Clearly, there is a new spatial order in relation to monuments. In the pre-modern world, before elaborate communication systems were in place, monuments sat physically in town squares or other high-traffic areas, where they were seen by anyone passing by. Today, the internet is our town square, with its websites—Google, Yahoo, Facebook, Twitter, and various news outlets—visited by billions across the planet. And the monuments we see there are placed by a constant, recombinant algorithm—part human editor, part machine—based on what is trending: the best news photos of the day, viral videos of fit-throwing anti-maskers, and, of course, the amateur visual documentation taken by bystanders and police security cams that first initiated the waves of protest.
But which of these would-be internet monuments will last? Which will be more than a momentary experience of choreographed outrage or titillation? Which will ascend to a more permanent station in the cultural imagination, such as Robert Capa’s Falling Soldier, a 1936 casualty of the Spanish Civil War; or Joe Rosenthal’s 1945 flag-raising soldiers at the Battle of Iwo Jima, which was translated into an actual bronze monument outside Arlington, Virginia; or Gordon Parks’ American Gothic, of 1942, a portrait of Ella Watson, a Black cleaning woman who worked in Washington, DC; or Builder Levy’s great photographs of the “I Am a Man” march, from Memphis, 1968? The answer to that question is as much about the ideals alive today, and which of those will be valued and remembered by future generations, as what once made a good photograph. As with any bronze memorial, if the ideas do not live in some compelling form, the image dies with it.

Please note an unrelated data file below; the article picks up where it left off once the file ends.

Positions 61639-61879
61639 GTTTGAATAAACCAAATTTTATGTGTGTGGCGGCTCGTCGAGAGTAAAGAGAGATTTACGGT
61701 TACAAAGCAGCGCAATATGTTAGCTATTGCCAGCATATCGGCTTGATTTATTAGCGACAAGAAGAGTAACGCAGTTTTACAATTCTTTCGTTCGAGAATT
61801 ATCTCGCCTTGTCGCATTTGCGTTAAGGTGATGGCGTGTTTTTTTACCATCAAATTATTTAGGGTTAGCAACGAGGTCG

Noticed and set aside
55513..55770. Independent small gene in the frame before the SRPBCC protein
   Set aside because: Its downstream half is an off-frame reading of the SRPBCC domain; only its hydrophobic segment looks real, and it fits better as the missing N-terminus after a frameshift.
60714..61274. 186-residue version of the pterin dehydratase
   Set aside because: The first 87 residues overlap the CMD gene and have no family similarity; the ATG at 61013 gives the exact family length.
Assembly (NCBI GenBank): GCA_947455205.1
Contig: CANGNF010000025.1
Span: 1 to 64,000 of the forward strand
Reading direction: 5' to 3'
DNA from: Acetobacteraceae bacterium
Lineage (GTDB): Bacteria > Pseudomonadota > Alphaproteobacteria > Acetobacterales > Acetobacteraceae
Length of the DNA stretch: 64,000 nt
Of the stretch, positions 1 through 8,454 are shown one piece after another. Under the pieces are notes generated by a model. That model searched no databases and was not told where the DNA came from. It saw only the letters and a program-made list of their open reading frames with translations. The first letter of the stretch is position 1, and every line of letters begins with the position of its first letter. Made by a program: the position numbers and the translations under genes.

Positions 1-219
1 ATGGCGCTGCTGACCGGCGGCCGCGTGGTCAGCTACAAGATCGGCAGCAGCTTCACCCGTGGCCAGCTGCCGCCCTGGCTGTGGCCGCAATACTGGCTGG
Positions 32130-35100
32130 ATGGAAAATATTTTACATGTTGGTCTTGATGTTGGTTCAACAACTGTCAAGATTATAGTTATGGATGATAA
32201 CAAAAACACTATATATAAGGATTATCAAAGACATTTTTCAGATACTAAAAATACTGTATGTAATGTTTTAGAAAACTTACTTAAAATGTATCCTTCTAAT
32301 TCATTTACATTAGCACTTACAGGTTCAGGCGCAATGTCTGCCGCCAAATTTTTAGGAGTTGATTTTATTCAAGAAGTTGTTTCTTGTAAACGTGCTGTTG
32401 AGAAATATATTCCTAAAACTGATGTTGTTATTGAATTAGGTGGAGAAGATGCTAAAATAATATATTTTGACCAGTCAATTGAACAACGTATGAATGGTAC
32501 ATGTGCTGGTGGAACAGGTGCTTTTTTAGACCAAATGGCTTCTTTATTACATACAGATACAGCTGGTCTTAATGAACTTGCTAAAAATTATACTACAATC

Perhaps the most gratifying statement of the recent, fraught 4th of July weekend came as a simple visual history lesson by Matthew Buckingham. His 2002 photograph titled The Six Grandfathers, Paha Sapa, in the Year 502,002, is a geologists’ fantasy of how Six Grandfathers, the geologic rock formation in the Black Hills of South Dakota, so named by the Sioux before whites appropriated the land and conceived Mount Rushmore as a “shrine of democracy,” will appear in 500,000 years—the time estimated for the presidential faces to erode at the hands of nature. The story of Mount Rushmore is one of those triumphal tales even schoolchildren have learned to distrust. And the visionaries responsible for the gargantuan, carved façade come with their own political baggage: Doane Robinson, who headed the effort, was part of the 20th-century revival of the Ku Klux Klan.
Despite a 1980 Supreme Court ruling in favor of the Sioux Nation, acknowledging that the Black Hills were illegally appropriated by the US government, and granting $120 million in reparations, the significance of the site remains hotly contested. The Sioux have refused payment and still hold claim to the land. The power of Buckingham’s image, and his writing on the subject, lies partially in the audacity of the original crime—the theft of the land from Native peoples—and the ongoing battles over Mount Rushmore’s cultural ownership. But the real significance lies in the realisation that the fight itself, like most things, means nothing from the longer view of nationhood and time. Monuments, whether etched in stone or affixed as photographs, are but fragile fantasies of permanence.